This week’s gospel features John the Baptist crying out in the desert, “Repent, for the kingdom of Heaven is close at hand.” (Mt 3:1-12). John must have been a wild-looking figure in his camel-hair clothing and leather loin-cloth, preaching repentance. Yet, his message resonated and people came to him to confess their sins and be baptized.
Advent is a time for repentance. Coming as it does at the beginning of the liturgical year, it is a time for a fresh start; a time to shake off our old ways and begin anew. We need John’s message as much as the people of Judea did 2000 years ago. Conversion isn’t always easy. As we all know from our secular New Year’s Resolutions, the best of intentions often fail us by week number two. Yet, it is possible. Some people actually do lose weight, quit smoking, or get more organized. By the same token, some people actually do turn their spiritual lives around. They reject whatever sin has been plaguing them; they repent, do penance, and try to avoid temptation. They make a real effort to love God and neighbor.
In “Saints Behaving Badly: The Cutthroats, Crooks, Trollops, Con Men, and Devil Worshippers who Became Saints” (Doubleday, 2006), Thomas J. Craughwell tells the stories of many saints who lived scandalous lives only to one day begin the process of completely turning that life around. Reading some of these stories is like reading the front of the tabloids today: adultery, prostitution, murder, alcoholism, extortion, etc. The point is not to focus on how bad these saints’ lives were, but rather how dramatic their conversion. As Craughwell states, “the point of reading these stories is not to experience some tabloid thrill, but to understand how grace works in the world. . . . if these people can be saved, then so can you!”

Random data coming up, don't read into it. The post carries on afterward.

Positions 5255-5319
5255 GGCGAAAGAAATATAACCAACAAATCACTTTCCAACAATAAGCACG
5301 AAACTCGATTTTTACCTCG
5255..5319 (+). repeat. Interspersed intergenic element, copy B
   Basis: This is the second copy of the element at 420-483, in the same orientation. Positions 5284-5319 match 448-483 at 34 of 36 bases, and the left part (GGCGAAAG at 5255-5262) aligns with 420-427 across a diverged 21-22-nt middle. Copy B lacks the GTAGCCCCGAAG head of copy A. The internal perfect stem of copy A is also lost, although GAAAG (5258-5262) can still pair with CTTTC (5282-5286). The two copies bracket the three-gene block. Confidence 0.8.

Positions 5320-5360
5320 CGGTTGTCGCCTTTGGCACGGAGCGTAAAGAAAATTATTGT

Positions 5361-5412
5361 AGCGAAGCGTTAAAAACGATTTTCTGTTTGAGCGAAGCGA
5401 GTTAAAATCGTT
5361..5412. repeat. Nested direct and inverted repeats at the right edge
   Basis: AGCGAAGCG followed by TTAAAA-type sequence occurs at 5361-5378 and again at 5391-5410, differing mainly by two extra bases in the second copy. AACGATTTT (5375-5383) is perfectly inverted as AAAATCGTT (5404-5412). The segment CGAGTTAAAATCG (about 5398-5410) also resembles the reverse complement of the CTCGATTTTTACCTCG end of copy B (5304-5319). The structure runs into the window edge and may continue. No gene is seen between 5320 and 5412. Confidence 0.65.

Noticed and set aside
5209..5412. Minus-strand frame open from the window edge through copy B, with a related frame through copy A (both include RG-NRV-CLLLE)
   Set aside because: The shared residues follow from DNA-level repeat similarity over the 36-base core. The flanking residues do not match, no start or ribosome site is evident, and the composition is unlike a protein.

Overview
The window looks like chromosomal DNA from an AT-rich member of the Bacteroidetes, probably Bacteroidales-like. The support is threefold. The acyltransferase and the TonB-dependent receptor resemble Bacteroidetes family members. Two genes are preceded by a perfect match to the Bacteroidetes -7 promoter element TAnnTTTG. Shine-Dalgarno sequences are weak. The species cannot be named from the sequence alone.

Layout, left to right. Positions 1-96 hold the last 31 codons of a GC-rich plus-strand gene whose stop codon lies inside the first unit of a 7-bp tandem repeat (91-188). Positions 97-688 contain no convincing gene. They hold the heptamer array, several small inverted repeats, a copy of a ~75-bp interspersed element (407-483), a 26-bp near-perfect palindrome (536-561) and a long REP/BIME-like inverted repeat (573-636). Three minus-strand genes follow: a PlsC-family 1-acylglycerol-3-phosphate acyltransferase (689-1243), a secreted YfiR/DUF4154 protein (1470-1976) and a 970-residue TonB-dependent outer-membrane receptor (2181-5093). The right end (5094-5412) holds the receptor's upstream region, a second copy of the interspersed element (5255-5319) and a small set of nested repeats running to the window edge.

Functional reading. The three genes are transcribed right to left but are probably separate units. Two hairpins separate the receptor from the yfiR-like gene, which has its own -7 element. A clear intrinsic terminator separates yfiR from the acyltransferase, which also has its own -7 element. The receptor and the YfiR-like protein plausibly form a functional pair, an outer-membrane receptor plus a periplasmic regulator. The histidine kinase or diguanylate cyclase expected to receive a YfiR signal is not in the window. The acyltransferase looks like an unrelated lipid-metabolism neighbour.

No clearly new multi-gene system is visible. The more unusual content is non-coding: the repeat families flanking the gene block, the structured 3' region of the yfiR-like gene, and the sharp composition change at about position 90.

Conversion is a process, though. It is not a one-time decision but rather a lifetime of decisions to continue on the path, to battle one’s personal demons and try to align one’s will to the will of God. But like all processes, it begins with a single step, a single choice to reject sin and try to do better. It requires asking God for forgiveness as well as the strength to do God’s will. It can be a painful process as it may mean ending some friendships that keep us trapped in our sinful ways. It may be difficult for friends and family to accept the “new you.” Some might even undermine your efforts by saying that people can’t change.
The saints profiled in “Saints Behaving Badly” prove that people can change. From St. Matthew, the shameless tax collector, who Jesus called to be an Apostle to St. Augustine, the heretic and playboy, who would become one of Christianity’s greatest theologians, to St. Margaret of Cortona, a rich man’s mistress, who would eventually repent her sins and became a third order Franciscan, they show that conversion is possible.
Advent is a time for conversion. Do you hear John the Baptist calling to you? It is time to answer the call.
by Patrice Fagnant-MacArthur